Greater Pee Dee Business Journal November/December 2011 : Page 29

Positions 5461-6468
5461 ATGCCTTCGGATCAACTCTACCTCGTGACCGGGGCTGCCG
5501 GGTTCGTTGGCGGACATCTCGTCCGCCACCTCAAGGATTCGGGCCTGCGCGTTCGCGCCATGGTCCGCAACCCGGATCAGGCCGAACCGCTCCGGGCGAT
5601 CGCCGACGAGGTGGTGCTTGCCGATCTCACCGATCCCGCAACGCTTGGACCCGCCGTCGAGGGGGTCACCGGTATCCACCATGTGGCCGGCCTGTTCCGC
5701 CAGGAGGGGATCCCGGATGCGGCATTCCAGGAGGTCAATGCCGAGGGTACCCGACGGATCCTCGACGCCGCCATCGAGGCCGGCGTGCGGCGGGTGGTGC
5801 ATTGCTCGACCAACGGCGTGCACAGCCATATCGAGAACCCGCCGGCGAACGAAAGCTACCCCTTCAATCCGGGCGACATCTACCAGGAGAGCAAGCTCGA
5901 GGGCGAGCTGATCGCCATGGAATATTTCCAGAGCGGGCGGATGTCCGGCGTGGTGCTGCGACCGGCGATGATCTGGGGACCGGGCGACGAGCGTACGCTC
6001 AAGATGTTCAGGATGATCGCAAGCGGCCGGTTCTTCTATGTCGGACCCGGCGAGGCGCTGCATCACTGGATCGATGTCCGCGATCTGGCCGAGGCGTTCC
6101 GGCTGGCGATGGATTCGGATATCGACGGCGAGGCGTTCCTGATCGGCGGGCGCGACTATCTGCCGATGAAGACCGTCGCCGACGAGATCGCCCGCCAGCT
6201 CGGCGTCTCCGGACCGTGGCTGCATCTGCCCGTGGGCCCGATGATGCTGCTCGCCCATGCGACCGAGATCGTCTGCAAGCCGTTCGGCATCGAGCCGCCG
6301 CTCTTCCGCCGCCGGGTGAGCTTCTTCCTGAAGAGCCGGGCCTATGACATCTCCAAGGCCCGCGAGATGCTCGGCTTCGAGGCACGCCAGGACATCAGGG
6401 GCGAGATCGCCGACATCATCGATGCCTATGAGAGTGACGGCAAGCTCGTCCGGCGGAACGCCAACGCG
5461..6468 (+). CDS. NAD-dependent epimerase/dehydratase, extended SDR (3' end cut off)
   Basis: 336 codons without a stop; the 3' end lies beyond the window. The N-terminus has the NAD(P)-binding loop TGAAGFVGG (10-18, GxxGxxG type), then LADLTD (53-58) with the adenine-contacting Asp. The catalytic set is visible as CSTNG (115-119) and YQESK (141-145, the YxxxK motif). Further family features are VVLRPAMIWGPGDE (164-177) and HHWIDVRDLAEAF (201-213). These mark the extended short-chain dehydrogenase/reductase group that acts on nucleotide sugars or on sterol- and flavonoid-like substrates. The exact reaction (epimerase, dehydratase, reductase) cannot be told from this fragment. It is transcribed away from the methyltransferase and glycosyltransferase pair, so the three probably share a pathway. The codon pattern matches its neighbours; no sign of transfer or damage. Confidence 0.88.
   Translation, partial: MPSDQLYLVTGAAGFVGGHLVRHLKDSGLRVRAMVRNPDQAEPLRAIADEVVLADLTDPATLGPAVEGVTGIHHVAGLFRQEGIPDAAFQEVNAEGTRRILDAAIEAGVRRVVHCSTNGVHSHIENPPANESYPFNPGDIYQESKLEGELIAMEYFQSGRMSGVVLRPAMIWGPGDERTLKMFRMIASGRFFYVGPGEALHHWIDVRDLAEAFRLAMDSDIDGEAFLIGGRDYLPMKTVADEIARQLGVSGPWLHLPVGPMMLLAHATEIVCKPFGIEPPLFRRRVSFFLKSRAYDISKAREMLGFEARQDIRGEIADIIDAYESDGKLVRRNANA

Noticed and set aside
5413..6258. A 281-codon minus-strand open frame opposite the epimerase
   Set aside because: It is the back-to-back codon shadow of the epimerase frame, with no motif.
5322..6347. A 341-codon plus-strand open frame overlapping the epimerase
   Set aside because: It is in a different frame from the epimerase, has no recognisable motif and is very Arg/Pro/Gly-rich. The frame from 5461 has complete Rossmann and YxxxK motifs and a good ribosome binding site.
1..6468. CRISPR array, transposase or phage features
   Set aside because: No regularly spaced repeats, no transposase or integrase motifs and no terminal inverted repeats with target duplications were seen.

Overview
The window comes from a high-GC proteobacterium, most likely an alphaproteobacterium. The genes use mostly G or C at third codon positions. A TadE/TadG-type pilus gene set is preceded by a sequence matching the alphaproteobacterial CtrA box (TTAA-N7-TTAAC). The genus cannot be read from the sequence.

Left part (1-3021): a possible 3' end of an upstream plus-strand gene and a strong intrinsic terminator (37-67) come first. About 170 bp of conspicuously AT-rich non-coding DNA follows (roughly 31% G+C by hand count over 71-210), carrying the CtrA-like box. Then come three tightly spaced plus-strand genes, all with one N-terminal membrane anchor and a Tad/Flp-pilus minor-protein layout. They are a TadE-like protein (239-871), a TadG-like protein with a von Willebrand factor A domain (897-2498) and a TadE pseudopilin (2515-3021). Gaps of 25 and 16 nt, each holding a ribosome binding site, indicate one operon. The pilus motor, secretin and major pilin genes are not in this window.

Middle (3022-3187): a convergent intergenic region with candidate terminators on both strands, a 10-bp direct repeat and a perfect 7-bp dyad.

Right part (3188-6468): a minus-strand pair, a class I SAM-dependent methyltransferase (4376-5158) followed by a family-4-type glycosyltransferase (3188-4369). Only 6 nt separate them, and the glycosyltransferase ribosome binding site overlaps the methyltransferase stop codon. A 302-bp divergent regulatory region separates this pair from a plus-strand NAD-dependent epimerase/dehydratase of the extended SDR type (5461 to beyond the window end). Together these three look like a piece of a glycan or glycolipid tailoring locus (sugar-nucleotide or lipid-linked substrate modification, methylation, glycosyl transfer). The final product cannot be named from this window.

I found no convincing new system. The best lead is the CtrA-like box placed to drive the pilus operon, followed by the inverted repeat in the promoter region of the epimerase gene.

W hen Phillip Alston Willcox, known as “Mr. P.A.,” began studying law in 1887, he was carrying on the tradition of his father, the probate judge in Marion. More than a century later, that heritage of family and devotion to the practice of law continues at Willcox, Buyck and Williams, P.A. “It’s been going ever since,” Mark Buyck, Jr., chairman of the board of Willcox, Buyck and Williams, P.A, says. “No Greater Legacy: The Centennial History of Willcox, McLeod, Buyck and Williams, 1895 – 1995” was commis-sioned by the firm to celebrate its historic 100 year anniversary. The book, written by historian Roy Talbert, Jr., includes not only a history of the firm, but a detailed accounting of the growth of Florence from its earliest days as a city. Talbert’s extensive research reveals much about the formation of what Buyck calls the oldest continuous law firm in the Pee Dee, as well as the surrounding area’s transition from a railroad hub to one now revital-izing through arts and industry. According to the book, P.A. Will-cox left Marion to come to Florence, then just a new railroad community, at the urging of his partner and mentor, Charles Albert Woods. Willcox created the branch office of Woods and Willcox on Evans Street. Records noted in Talbert’s work indicate that Willcox won two judgments in one day – Nov. 26, 1889 – totaling just over $100. Willcox had formed the branch of the firm just as Florence was emerging as a notable part of the state. “Florence grew from a railroad cross-ing to a railroad center,” Buyck says. P.A. Willcox solidified his reputation as a courtroom advocate in an acclaimed murder trial in 1892. Wealthy brothers William and Charles Barringer were charged in the shooting death of popular railroad machinist Thomas Talbot. The incident occurred in the middle of town, on the corner of Evans and Church Streets, according to the firm’s history. The case was statewide news, and following two trials, Willcox secured an acquittal for the brothers on the grounds of self-defense. The rich heritage started by P.A. Willcox continues through the deep roots of the firm’s family. Left to right: Ed Love, Walker Willcox, Jack Muench, Mark Buyck III, Rob King, Scott Kozacki As Florence grew, so did the firm. P.A. Willcox had left his partnership with Woods and was joined by his cousin, Fred Willcox, in 1895. The new asso-ciation became known as Willcox and Willcox in 1898. Buyck said the firm’s modern day iteration takes its beginnings to heart, providing a copy of the firm’s history to new attorneys and incorporating the experience of P.A. Willcox and those who came after him into their ongoing heritage. “It makes you conscious of the ideals you have to live up to,” Reynolds Williams, the firm’s CEO, says. Even P.A. Willcox’ early role in transportation can be seen in areas of the firm’s practice today. “Mr. P.A. became the solicitor general for the Atlantic Coast Line Railroad,” Buyck says. Over the years, the firm has represented interests in transportation, agriculture and healthcare, according to senior partner Hugh Willcox, Jr. “We’ve represented the railroad, the highway department, the airport, banks, the hospital,” he says. P.A. Willcox became such a well known member of the community that following his death in 1922, all banks closed for his funeral and prominent men from across the South attended, according to the firm’s history. The University of South Carolina, where Willcox had served as a trustee, cancelled classes for the day. Following the death of P.A. Willcox, Fred Willcox began a new partnership with A.L. Hardee, forming Willcox and Hardee in 1924. Through various incarnations of the firm throughout the years, family has been a driving force. Fred’s son, Hugh Willcox, was a member and his son, Hugh Willcox, Jr., remains a senior member of the firm. A fourth generation of family members continues the legacy. A look through the firm’s roll of partners and attorneys reveals many notable members of the legal profession in South Carolina: Stokes Houck, Weston Houck, James McLeod and many more. Willcox, Buyck and Williams can count among its ranks judges, bar association presi-dents and many who have achieved the pinnacle of their profession. One member who only achieved notoriety after leaving the firm is Melvin Purvis, who joined the practice in 1925. Purvis left in 1927 to join the FBI, where he became the original “G-Man” and is still remembered as “the man who got” notorious gangster John Dillinger. “Melvin Purvis came to this firm right out of law school,” Buyck says “The story is that he just kind of got bored with practicing law.” | 29 NOVEMBER/DECEMBER 2011 GREATER PEE DEE BUSINESS JOURNAL

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